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What is Hope for Homeowners?

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  • Written By: T. Webster
  • Edited By: A. Joseph
  • Last Modified Date: 11 February 2020
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Hope for Homeowners is a program that is administered by the United States Department of Housing and Urban Development (HUD) and that helps families having trouble paying their mortgages. This can happen when a family member experiences a job loss, serious illness or other unforeseen emergencies that lead to a decrease in income or an increase in costs. This assistance is based on the borrower's ability to pay. Anyone interested in the program should find out the requirements before a foreclosure becomes imminent.

Hope for Homeowners is not a loan forgiveness program. Rather, it is a refinancing plan. Certain requirements must be met for homeowners to qualify.

As of October 2010, the basic requirements to qualify for Hope for Homeowners included having a mortgage that originated on or before Jan. 1, 2008, an inability to pay the current home loan, no intentionally missed mortgage payments and no ownership of another home. There must also have been at least a 31 percent debt-to-income level for the mortgage. Other criteria might apply as well.

The Hope for Homeowners program works by encouraging a lender to adjust a current mortgage down to 90 percent of the new value for the home. The idea is to give the lender an option that is more financially beneficial than a foreclosure. A lender’s participation in the program is voluntary. This means that even if the government approves an application, the lender still has the option to reject it.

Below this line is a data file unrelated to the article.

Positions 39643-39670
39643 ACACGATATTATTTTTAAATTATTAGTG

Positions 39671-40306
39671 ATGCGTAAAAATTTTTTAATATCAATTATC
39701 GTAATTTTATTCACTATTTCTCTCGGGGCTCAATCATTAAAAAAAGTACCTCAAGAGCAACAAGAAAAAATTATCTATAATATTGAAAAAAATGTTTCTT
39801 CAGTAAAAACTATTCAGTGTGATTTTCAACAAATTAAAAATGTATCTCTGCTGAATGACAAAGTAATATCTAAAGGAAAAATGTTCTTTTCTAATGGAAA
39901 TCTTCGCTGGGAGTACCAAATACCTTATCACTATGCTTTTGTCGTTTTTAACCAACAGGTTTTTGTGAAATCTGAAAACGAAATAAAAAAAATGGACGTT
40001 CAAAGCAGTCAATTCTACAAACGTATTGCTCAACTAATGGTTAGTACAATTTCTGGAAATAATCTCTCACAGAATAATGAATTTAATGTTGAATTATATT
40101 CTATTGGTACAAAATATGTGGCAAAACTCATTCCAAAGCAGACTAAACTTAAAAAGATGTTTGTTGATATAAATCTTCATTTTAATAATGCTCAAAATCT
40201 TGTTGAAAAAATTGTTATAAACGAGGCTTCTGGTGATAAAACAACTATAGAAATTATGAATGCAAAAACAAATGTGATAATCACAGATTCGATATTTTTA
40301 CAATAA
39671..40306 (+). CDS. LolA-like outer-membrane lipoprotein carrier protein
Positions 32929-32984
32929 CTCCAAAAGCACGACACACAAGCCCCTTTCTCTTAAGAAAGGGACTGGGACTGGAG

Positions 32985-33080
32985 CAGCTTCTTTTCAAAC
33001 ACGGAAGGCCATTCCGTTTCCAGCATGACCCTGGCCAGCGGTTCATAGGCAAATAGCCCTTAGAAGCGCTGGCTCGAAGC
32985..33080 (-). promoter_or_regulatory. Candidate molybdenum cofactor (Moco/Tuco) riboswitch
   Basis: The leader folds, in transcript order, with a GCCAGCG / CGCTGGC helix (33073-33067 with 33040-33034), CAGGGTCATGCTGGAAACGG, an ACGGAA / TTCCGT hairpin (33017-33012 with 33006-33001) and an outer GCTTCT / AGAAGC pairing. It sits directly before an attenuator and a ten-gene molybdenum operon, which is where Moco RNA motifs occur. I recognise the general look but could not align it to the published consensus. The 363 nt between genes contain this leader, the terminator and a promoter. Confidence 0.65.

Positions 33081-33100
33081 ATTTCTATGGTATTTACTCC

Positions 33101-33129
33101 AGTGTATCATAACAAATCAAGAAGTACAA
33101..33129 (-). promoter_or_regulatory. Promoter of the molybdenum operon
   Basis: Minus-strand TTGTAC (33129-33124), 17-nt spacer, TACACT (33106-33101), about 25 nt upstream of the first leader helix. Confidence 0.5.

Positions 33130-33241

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Generally, the terms of the loans are a 30-year fixed rate, a maximum loan-to-value ratio of 90 percent, zero prepayment penalties, forgiveness of subordinate liens and a new home appraisal from an appraiser who is approved by the Federal Housing Administration (FHA). The loans are insured by the FHA. In addition, HUD, the Federal Reserve, the Federal Deposit Insurance Corporation (FDIC) and the U.S. Department of The Treasury can institute additional requirements.

An economic downturn that began in 2008 led to an increase in foreclosures in the U.S. In addition to helping homeowners, the Hope for Homeowners program was designed to help slow the number of foreclosures. To help meet this goal, the FHA was expected to insure up to $300 billion US Dollars in new mortgage loans. Borrowers could expect to pay 3 percent of the original mortgage, along with an annual 1.5 percent premium on the outstanding mortgage.

The government urges families to apply for Hope for Homeowners as soon as difficulties arise. Eligibility for Hope for Homeowners can be determined by contacting HUD. Additional information can be found online at HUD's website or through a HUD-approved agency.

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